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While we are all heartened by the emergency approval of two COVID-19 vaccines and the prospect of several more on the way, there are considerable challenges ahead for long-term care (LTC) residents and the providers who care for them.
COVID-19 cases are at an all-time high in many parts of the country. In December, occupancy in nursing homes dipped below 70 percent, while senior housing occupancy reached an all-time low at 80 percent for the fourth quarter of 2020. The ill effects of isolation and depression among residents and their families, not to mention the loss of life, are incalculable.
Now more than ever, providers need to understand and address the risks immediately before them and execute accordingly. Two issues rise to the top of a big pile: maximizing staff and resident acceptance of the vaccine and repeat rapid testing of asymptomatic staff.
Regarding COVID-19 vaccine acceptance, initial anecdotal data indicates that staff vaccine acceptance is in the 30–60 percent range, while resident uptake is significantly higher. Skepticism runs deep in some quarters, with concerns that the vaccine was rushed and that the long-term consequences are unknown. The Centers for Disease Control and Prevention (CDC) and others have put out much information to dispel these claims, and hopefully some of the hesitancy will be reduced after provider staff see others take the COVID-19 vaccine.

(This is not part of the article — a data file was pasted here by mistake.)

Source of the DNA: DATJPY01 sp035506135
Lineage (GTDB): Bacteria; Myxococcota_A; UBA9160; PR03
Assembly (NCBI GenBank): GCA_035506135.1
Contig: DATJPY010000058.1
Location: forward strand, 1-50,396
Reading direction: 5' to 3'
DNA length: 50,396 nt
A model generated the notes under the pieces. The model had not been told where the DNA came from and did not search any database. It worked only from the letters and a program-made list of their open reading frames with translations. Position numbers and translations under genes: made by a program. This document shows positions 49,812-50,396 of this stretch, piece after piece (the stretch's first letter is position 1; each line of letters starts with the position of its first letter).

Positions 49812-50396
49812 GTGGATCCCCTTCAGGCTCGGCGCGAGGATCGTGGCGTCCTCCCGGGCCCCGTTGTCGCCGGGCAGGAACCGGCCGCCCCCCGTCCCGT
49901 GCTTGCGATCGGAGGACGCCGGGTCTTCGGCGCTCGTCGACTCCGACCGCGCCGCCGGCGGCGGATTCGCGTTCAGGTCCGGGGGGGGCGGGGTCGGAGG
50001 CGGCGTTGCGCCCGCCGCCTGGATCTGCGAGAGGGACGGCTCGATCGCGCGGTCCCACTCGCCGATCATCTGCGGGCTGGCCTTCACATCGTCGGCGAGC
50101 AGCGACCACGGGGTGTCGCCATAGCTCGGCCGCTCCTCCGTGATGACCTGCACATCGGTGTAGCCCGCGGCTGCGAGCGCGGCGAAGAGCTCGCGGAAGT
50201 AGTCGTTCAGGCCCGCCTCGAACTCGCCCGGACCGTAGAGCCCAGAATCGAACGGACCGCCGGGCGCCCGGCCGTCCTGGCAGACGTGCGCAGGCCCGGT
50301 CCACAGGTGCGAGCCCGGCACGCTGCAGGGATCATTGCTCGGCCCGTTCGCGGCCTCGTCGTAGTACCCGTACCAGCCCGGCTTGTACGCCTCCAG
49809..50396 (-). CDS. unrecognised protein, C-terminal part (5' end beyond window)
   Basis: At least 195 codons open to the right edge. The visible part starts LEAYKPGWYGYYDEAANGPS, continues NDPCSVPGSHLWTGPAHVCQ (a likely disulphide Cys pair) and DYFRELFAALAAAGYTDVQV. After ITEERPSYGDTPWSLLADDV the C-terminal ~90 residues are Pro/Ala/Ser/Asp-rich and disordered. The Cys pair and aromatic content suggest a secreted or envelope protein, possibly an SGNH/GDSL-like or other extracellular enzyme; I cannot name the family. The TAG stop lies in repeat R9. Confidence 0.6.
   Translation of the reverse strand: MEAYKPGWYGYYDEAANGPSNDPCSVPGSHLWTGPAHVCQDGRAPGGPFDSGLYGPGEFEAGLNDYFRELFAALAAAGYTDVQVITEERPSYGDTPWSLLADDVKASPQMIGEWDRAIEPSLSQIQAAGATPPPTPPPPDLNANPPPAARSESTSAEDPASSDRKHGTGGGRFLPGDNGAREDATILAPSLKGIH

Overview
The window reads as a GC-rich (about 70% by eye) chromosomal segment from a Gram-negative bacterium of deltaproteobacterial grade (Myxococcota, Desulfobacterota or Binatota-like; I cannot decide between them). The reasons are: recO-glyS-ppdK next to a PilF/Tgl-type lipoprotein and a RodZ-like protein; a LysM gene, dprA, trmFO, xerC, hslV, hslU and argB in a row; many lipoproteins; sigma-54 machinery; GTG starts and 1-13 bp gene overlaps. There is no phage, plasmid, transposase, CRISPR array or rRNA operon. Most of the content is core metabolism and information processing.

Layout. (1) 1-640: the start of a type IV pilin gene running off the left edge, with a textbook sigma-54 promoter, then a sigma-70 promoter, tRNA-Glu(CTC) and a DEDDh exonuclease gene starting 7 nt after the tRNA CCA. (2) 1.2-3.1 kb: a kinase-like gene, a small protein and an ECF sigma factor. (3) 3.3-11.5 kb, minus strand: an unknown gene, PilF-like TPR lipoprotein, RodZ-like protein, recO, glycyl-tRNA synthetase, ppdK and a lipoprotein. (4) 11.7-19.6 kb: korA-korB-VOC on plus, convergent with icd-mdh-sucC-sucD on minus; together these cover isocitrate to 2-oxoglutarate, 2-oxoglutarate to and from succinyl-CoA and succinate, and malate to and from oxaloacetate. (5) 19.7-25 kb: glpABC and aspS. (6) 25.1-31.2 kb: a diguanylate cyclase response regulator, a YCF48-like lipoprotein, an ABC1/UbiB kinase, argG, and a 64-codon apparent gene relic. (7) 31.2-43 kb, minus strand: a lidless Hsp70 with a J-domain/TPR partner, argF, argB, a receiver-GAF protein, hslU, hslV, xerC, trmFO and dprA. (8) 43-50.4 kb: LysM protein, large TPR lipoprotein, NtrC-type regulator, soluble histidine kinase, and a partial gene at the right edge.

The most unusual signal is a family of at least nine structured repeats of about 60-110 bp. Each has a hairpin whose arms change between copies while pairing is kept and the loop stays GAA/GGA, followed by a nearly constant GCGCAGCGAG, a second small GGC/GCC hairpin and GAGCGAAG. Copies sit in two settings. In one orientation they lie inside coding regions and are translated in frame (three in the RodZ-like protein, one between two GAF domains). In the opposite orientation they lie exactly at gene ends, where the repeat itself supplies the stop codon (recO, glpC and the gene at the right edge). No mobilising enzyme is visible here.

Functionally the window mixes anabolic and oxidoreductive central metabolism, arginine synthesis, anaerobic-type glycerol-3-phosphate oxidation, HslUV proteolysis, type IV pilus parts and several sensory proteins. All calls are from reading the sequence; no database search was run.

Unfortunately, there are some problems with waiting for folks to get on board. The COVID-19 vaccine is a two-dose process, and the longer it takes for a community to achieve herd immunity, the more risk there is for outbreaks, virus mutations, and prolonged visitor restrictions. Dr. Fauci recently speculated that, due to the contagiousness of the virus, the percentage of persons needing to be vaccinated or have had COVID-19 needs to be 85–90 percent to achieve herd immunity. Others dispute this, and quite frankly, we may not really know until more definitive studies are completed.